6 Savings Milestones for Retirement
Starting your first 401(k) The first milestone is different for everybody. It happens when you get your first job. If your employer offers a 401(k) plan, the advice of financial planners is pretty much unanimous: Take that offer, no matter how young you are and how remote retirement seems to be.Even teenagers who get a regular paycheck can open a Roth IRA. The message from the first retirement milestone is clear. The sooner you get the magic of tax-free compound interest working for you, the better."The earlier you get started, the easier it is, not just to accumulate funds, but because it gives you more time to think about what your retirement will look like," says Tad Fryer, a manager for Charles Schwab in St. Louis.
Jump ahead to age 50
For the next retirement milestone, you have to jump a few decades ahead to age 50. That's when the "catch-up" provision kicks in. If you've been lax about socking away money in your employer-sponsored 401(k) retirement plan, the catch-up allows you to make up for lost time by increasing the amount you contribute to the plan, according to the IRS. If you are age 50 or older, you can add an additional $5,500 to the contribution limit for 2010. (A catch-up provision also allows you to contribute an extra $1,000 to an IRA.) Other workers can contribute a maximum of $16,500 per year to a 401(k), Fryer says.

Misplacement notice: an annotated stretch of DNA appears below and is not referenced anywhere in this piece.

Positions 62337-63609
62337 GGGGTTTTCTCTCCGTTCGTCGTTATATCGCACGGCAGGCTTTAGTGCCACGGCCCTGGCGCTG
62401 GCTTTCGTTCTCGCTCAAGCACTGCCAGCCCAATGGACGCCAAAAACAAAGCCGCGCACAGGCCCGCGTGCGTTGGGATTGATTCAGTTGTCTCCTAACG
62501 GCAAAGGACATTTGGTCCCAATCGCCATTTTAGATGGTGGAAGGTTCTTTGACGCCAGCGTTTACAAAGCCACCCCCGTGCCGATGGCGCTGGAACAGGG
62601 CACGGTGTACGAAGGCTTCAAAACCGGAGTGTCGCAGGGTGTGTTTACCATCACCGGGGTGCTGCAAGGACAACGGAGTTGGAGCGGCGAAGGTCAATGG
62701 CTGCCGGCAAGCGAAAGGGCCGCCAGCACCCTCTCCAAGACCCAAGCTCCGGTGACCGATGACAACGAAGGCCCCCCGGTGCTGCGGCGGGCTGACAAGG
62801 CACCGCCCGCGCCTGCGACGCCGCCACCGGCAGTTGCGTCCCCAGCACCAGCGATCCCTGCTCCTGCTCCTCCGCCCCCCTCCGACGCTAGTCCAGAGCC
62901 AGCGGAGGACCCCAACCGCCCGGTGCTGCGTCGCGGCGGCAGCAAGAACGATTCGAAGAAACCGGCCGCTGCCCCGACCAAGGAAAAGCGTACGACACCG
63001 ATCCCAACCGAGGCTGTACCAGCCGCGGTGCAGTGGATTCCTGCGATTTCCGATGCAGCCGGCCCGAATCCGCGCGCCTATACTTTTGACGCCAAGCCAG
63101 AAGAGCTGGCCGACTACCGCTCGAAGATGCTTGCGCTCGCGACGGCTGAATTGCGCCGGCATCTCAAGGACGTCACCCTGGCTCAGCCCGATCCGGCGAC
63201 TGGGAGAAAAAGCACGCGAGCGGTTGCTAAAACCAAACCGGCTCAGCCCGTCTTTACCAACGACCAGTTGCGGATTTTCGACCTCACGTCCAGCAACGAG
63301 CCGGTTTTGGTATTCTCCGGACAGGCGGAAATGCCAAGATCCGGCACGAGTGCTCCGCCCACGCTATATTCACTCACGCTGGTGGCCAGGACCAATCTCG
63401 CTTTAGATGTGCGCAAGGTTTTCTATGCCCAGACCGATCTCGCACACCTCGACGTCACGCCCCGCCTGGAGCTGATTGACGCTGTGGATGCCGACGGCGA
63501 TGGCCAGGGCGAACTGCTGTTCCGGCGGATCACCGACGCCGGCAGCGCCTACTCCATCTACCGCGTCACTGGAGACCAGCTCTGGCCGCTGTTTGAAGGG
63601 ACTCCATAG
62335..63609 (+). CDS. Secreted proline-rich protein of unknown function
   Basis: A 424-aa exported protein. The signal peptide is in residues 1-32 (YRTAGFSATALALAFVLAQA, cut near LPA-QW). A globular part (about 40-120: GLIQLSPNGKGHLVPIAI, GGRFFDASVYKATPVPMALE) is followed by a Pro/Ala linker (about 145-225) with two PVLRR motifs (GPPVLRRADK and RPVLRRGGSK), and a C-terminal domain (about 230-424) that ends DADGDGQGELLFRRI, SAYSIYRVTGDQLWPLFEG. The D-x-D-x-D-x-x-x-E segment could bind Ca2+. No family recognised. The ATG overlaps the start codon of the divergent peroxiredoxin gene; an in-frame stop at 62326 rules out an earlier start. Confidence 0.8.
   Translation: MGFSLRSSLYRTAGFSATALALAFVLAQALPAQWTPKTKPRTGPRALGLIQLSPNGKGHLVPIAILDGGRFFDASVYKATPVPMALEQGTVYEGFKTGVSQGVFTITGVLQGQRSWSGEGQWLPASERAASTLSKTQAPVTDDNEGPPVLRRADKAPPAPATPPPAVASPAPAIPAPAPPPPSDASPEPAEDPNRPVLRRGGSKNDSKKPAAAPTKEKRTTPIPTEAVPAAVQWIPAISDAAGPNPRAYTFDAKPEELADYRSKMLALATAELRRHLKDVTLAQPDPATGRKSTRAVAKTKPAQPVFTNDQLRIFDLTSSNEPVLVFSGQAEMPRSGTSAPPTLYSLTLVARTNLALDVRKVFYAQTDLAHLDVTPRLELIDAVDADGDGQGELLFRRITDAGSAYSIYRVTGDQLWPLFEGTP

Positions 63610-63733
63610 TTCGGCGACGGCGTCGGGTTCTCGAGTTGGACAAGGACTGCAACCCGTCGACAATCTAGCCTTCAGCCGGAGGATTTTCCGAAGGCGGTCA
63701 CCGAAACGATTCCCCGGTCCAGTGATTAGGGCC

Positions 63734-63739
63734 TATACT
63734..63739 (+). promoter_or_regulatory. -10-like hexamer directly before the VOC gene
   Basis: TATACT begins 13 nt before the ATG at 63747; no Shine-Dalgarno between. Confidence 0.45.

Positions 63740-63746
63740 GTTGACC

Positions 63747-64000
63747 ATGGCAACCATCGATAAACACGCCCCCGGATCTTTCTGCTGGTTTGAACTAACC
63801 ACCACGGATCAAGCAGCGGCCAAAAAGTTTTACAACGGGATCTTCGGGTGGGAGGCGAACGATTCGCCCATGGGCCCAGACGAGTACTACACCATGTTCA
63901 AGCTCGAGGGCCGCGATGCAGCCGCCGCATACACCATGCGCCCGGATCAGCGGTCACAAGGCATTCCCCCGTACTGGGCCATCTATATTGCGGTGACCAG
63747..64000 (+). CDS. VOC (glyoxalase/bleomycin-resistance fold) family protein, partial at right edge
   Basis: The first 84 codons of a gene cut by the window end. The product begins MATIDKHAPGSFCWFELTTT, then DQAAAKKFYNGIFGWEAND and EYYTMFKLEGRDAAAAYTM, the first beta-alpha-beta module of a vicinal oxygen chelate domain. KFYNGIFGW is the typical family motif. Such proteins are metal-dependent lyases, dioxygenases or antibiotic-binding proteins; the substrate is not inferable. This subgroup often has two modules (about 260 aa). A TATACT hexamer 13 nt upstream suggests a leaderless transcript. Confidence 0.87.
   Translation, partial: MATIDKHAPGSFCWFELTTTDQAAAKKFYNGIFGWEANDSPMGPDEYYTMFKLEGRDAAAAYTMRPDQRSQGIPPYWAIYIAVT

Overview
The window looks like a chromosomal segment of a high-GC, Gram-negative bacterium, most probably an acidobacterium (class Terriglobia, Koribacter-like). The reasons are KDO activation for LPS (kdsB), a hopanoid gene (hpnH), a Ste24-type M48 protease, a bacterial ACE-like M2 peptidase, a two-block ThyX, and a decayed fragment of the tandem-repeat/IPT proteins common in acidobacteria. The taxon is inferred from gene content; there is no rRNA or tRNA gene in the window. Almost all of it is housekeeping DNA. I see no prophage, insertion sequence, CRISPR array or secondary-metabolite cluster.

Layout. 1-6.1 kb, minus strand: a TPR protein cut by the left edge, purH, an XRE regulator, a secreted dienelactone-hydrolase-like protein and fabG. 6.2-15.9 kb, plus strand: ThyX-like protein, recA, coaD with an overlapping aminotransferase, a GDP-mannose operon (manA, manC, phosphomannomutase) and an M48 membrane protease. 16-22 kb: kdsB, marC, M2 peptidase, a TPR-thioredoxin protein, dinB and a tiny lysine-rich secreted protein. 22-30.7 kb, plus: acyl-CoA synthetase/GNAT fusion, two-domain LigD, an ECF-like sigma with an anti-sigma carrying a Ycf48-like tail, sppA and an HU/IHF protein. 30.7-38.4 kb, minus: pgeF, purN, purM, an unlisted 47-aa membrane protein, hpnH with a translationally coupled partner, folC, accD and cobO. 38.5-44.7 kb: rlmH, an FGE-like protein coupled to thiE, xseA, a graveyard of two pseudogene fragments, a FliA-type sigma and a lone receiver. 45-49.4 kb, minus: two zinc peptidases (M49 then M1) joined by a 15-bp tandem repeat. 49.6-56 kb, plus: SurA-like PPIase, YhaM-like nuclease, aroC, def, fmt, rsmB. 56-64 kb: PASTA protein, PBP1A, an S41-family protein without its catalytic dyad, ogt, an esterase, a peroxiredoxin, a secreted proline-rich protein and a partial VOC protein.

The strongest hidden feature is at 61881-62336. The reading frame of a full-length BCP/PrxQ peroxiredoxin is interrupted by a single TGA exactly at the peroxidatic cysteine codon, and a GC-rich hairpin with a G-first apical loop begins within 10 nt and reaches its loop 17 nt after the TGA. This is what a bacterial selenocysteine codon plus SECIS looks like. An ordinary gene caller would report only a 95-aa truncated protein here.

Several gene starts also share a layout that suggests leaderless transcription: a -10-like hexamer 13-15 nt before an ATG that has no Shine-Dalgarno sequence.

Bumping up the amount you stash away in your 401(k) or other plan, even if you're late to the game, pays off in the long run.?
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